Dr. Robert W. Horovitz, B.Sc., ND
What’s Slowing You Down?
Our society is over worked. It is no secret that stress is a huge correlative killer. In nature we have evolved to use our stress response to our advantage; to hunt, run away, and simply put, to survive. A properly functioning stress response is essential to our continual promotion of lifelong wellness. Problems arise when either too much stress hormone (cortisol) is produced or when we have been chronically stressed for so long that that body loses its ability to produce cortisol as well on a need basis. How does one measure their ability to cope with stress and what treatment options are available? Before answering, it is important to better understand why proper cortisol control is so important.
When cortisol is released, we experience certain reproducible physiological changes; our lungs begin to allow for increased oxygen capacity, our heart rate increases, our vision becomes more focused (to name a few). These qualities make for an excellent survival tool, which we still take advantage of today in some ways; athletic perseverance for example. However, in a corporate setting (when someone is sitting for a large duration of their day), these physiological changes can actually do us harm. Instead of running or using these changes advantageously, people tend to stay seated and internalize their frustrations/stressors for the remainder of their work day.
If we do not have proper outlets for stress management, the physiological changes from increased cortisol can lead to elevations in blood pressure and blood sugar. High blood pressure (hypertension) is called the silent killer, because over time it can lead to massive cardiovascular incidents such as heart attacks or strokes. Increases in blood sugar lead to increased cravings for sweets and/or simple carbohydrates. Ultimately, you can see how stress can contribute to weight gain and/or difficulty in losing desired weight. Weight gain is associated with increases in disease risk almost across the board, including diabetes.
When assessing someone’s ability to cope with stress, there are several measures to be taken. Symptoms such as low energy, trouble falling or staying asleep, moodiness may all be indicators that you are burdened with stress. Speak to your licensed naturopathic doctor regarding a thorough case history and dietary analysis. Time management and proper nutrition is essential for supporting stress. Vitamin C and B5 in particular are both required by the adrenal glands to produce cortisol. Eating green, leafy vegetables such as kale, collard greens, broccoli, and Brussels sprouts are all great sources. Camu camu is one of the richest sources of vitamin C known.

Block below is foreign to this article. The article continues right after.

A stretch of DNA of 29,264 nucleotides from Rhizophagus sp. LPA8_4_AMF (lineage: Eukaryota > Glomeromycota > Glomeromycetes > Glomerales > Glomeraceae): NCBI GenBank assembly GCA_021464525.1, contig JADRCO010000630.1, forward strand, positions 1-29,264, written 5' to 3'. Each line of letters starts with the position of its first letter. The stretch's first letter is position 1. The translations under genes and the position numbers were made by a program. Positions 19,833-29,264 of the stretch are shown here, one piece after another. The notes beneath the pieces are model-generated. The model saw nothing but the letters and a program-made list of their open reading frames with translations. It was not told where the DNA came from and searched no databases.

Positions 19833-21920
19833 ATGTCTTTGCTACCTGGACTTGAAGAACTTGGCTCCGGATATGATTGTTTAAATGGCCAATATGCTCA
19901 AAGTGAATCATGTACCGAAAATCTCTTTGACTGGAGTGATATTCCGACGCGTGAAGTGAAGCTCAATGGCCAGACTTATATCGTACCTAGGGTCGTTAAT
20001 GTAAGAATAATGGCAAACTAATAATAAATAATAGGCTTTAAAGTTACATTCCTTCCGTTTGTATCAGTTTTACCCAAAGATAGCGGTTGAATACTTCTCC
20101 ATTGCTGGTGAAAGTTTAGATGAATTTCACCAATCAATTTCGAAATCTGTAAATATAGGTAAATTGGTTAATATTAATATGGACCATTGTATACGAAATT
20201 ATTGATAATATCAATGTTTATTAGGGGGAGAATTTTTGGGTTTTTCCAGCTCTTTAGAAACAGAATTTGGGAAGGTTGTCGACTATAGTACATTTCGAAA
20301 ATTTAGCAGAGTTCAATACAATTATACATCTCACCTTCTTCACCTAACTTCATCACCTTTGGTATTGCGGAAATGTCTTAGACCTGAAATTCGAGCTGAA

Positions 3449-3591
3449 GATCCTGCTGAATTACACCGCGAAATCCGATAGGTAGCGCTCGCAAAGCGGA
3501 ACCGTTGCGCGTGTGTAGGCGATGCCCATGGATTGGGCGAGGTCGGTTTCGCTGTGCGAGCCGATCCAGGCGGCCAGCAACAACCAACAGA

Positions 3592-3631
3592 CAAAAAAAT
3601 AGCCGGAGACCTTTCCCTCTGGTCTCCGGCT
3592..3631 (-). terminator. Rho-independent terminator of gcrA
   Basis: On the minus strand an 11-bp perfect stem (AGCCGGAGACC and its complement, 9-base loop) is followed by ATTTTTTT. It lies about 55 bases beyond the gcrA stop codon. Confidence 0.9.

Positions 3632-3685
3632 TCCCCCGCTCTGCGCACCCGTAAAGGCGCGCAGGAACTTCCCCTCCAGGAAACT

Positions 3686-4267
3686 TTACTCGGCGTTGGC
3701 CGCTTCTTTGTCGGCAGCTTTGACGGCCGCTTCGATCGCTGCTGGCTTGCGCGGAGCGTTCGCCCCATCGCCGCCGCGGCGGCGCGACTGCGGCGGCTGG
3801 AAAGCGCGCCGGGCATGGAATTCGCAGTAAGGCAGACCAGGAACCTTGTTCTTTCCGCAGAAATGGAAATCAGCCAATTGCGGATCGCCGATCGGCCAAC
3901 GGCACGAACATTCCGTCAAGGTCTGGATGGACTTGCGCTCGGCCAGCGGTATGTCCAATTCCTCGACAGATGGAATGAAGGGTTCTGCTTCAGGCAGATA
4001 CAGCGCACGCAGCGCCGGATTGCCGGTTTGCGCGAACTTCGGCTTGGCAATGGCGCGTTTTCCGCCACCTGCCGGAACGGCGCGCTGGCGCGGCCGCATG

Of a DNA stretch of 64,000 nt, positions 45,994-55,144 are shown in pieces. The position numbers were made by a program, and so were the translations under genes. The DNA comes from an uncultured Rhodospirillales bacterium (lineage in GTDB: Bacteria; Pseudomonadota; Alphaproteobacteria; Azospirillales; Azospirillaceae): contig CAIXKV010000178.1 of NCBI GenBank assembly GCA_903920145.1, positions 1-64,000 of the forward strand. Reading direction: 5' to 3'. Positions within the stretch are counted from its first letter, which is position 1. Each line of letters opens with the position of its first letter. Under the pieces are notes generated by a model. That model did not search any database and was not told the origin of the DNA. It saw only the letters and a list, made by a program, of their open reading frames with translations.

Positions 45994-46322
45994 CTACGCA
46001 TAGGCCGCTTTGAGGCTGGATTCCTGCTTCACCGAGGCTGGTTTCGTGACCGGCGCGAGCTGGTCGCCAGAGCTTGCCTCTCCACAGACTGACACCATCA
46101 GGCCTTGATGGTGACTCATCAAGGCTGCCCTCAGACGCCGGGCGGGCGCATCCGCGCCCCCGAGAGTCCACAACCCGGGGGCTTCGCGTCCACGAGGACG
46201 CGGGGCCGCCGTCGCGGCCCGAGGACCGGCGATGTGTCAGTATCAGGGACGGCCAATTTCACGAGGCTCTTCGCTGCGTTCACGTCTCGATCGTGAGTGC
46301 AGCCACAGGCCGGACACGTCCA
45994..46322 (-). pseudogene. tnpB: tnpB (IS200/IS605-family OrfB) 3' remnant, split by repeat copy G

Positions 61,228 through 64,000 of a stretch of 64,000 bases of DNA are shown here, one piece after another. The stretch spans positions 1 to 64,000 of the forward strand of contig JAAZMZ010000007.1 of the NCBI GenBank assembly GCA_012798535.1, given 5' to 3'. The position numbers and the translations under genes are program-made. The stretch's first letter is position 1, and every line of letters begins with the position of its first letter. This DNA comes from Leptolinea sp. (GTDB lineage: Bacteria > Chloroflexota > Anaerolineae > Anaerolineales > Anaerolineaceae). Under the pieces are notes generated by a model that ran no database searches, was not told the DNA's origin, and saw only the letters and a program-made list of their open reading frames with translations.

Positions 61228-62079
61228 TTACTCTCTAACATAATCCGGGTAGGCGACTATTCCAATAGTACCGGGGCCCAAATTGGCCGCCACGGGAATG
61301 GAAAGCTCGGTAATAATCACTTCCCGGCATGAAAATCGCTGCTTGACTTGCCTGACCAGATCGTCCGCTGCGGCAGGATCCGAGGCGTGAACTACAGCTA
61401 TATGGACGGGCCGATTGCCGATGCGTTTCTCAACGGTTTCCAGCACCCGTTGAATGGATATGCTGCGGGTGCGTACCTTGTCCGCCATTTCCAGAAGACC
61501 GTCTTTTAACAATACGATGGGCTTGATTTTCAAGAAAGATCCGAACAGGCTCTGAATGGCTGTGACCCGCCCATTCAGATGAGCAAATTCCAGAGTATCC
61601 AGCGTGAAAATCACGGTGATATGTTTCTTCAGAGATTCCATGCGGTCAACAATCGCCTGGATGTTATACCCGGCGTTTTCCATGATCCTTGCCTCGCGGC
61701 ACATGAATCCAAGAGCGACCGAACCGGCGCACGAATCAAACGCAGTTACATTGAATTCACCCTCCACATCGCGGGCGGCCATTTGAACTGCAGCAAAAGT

I offer my patients a four point salivary cortisol test that is worth considering. Cortisol can be measured by your medical doctors through a blood sample; however this only tells you what the hormone is doing at that particular instant. A four point salivary cortisol test measures cortisol at four different times of the day and plots a graph so that information regarding your daily cortisol output may be evaluated. The connection between stress and sleep is quite apparent. When looking at a four point cortisol result, the curve should show cortisol being highest in the morning and lowest in the evening. Your primary sleep hormone melatonin has an inverse relationship with cortisol. That is, it is highest in the evening and lowest in the morning.
If a person is chronically stressed and loses their ability to adequately produce cortisol when the body needs it, this pattern is thrown off balance. Indirectly people resort to artificial energy sources such as sugar and/or caffeine. These can also dramatically interfere with good quality, restful sleep. Cortisol is also by far one of the most powerful natural anti-inflammatory compounds produced by the body. Since cortisol is typically highest in the morning, people tend to feel worse as the day progresses when they are not feeling well.
Herbs can be used to help; notably herbs known as adaptogens. Since there is a long list of adaptogens, each with their own unique properties and constituents, it is important that you always consult with a licensed naturopathic doctor regarding any herbs that you take. It is vital to obtain proper assessment, dosing, duration, and probably most importantly, follow up as treatments typically change as a person progresses through phases. Health food stores across the nation are instrumental to our overall well being, but they are not medical clinics. A fantastic relationship with a knowledgeable health food store clerk/owner, should not take the place of your overseeing health care provider. Seek out professional advice, inquire about salivary hormone testing, and most importantly don’t stress it.